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How the Free Software and the IP Wars of the 1990s and 2000s Presaged Today’s Toxic, Concentrated Internet

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Legal

The history of free software and the IP Wars of the 1990s and 2000s provides a good illustration of these path-dependencies around the meaning of liberty, law, and power throughout the period. In response to the rise in prominence of Unix, a proprietary system developed by Bell Labs, in the 1980s, free software advocate Richard Stallman and others began a crusade to liberate software from its proprietary ties. They created the GPL (“GNU Public License”) a free open license that requires anyone reusing, buying or redistributing the software to comply with the freedoms granted by the original license.. The free software movement later inspired a parallel movement to liberate content and creativity from copyright strictures.

In an article titled “Anarchism Triumphant,” Columbia Law Professor Eben Moglen argued that free software represented the beginning of a shift towards a free-er anarchic digital political economy which would do away with most forms of private ownership. In a 1994 essay, Electronic Frontier Foundation co-founder John Perry Barlow argued that copyright law, which protects the material expression of ideas, had become obsolete on the internet, the “Home of the Mind.” Many of these ideas grew in opposition to the powerful interests of the time: against firms like Bell Labs producing proprietary software, against firms like AT&T controlling telecommunications and broadband, against Hollywood studios and music labels who sought to enclose and profit from creative digital assets. Yet many of these views also unconsciously built the intellectual, legal, and economic case for new forms of enclosure, those that were already being adopted by open platforms such as Google which would soon thrive on the distributed sharing of content by opaquely acquiring control over and monetizing attention and data. In disputes on who should win between Hollywood and YouTube, users were the ones ultimately left behind.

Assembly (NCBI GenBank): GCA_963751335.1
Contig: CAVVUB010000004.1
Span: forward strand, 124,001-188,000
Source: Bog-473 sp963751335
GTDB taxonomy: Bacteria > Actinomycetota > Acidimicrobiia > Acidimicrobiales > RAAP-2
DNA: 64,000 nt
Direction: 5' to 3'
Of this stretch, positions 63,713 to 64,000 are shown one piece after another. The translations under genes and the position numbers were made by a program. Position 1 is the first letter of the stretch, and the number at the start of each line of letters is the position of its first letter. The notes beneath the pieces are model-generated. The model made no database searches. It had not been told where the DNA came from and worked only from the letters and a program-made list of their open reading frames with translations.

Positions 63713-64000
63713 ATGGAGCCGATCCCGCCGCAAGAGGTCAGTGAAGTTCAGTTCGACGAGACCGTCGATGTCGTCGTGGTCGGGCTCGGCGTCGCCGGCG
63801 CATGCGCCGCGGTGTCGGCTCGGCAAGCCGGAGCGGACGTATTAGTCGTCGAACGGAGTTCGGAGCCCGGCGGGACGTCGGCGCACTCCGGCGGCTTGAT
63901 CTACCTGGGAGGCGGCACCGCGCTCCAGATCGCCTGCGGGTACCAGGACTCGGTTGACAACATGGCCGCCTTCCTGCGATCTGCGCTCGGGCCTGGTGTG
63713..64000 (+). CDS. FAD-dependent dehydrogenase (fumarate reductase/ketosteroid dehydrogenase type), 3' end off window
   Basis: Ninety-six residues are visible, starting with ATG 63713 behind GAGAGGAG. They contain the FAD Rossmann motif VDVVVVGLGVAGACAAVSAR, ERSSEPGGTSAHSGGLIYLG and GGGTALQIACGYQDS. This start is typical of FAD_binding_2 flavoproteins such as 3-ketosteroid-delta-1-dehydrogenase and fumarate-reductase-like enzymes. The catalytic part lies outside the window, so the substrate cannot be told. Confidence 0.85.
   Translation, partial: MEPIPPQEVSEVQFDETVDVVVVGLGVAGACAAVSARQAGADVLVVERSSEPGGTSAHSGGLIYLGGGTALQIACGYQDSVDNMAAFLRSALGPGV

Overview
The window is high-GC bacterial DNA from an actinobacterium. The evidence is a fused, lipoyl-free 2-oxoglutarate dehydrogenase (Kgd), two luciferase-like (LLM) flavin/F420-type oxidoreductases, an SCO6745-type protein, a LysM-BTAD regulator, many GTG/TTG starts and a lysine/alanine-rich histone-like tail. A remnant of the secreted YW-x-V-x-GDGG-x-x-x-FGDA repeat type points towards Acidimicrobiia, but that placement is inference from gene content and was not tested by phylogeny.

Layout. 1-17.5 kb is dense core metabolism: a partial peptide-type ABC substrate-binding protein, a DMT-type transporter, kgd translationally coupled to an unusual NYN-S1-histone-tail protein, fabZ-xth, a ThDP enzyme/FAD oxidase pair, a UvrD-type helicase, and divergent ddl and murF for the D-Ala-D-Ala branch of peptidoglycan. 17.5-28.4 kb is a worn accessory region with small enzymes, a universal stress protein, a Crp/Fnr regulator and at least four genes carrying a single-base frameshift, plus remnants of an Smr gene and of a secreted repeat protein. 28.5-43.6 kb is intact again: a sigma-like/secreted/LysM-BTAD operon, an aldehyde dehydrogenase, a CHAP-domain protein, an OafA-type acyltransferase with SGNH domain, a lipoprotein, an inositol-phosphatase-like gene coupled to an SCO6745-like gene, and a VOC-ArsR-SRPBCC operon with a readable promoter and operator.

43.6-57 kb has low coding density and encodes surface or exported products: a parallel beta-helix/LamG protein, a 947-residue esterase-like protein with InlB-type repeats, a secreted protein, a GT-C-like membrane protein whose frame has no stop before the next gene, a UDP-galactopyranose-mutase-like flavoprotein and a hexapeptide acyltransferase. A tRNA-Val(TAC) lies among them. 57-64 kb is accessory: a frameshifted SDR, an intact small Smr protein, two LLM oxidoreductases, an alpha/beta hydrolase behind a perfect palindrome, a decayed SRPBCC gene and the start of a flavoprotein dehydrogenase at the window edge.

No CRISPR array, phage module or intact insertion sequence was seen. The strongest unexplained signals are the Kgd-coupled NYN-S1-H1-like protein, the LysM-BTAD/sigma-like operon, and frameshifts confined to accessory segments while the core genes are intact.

As Tel Aviv University Law Professor Niva Elkin-Koren put it, “[w]hat began as a controversy over the appropriateness of copyright law to accommodate … technological changes, became a political battle over the distribution of the potential gains that cyberspace offers.”

These so-called “IP Wars” embodied institutional controversies on the stakes of the internet’s ecology and saliently illustrate confusions that are still with us today. For example, as Duke University Law Professor James Boyle put it, it was as if early cyberlibertarians “couldn’t agree on whether [their] motto was to be ‘Taxation is theft’ or ‘Property is theft.’” Their aversion for IP often hid faith in new forms of digital capitalism. Further, the rhetoric of freedom and anarchy underlying the IP Wars helped strengthen commercial interests and monopoly rents on the Internet. Visions of the internet as an apolitical laboratory of innovation, a frictionless space governed by individual choices took the center stage, ultimately facilitating the accumulation of digital control in the hands of a few internet gatekeepers. The move towards private and code-based governance opened the door to widespread and poorly regulated surveillance practices that remained disguised under the facial neutrality of code and cyber-economists’ efficiency-based arguments.

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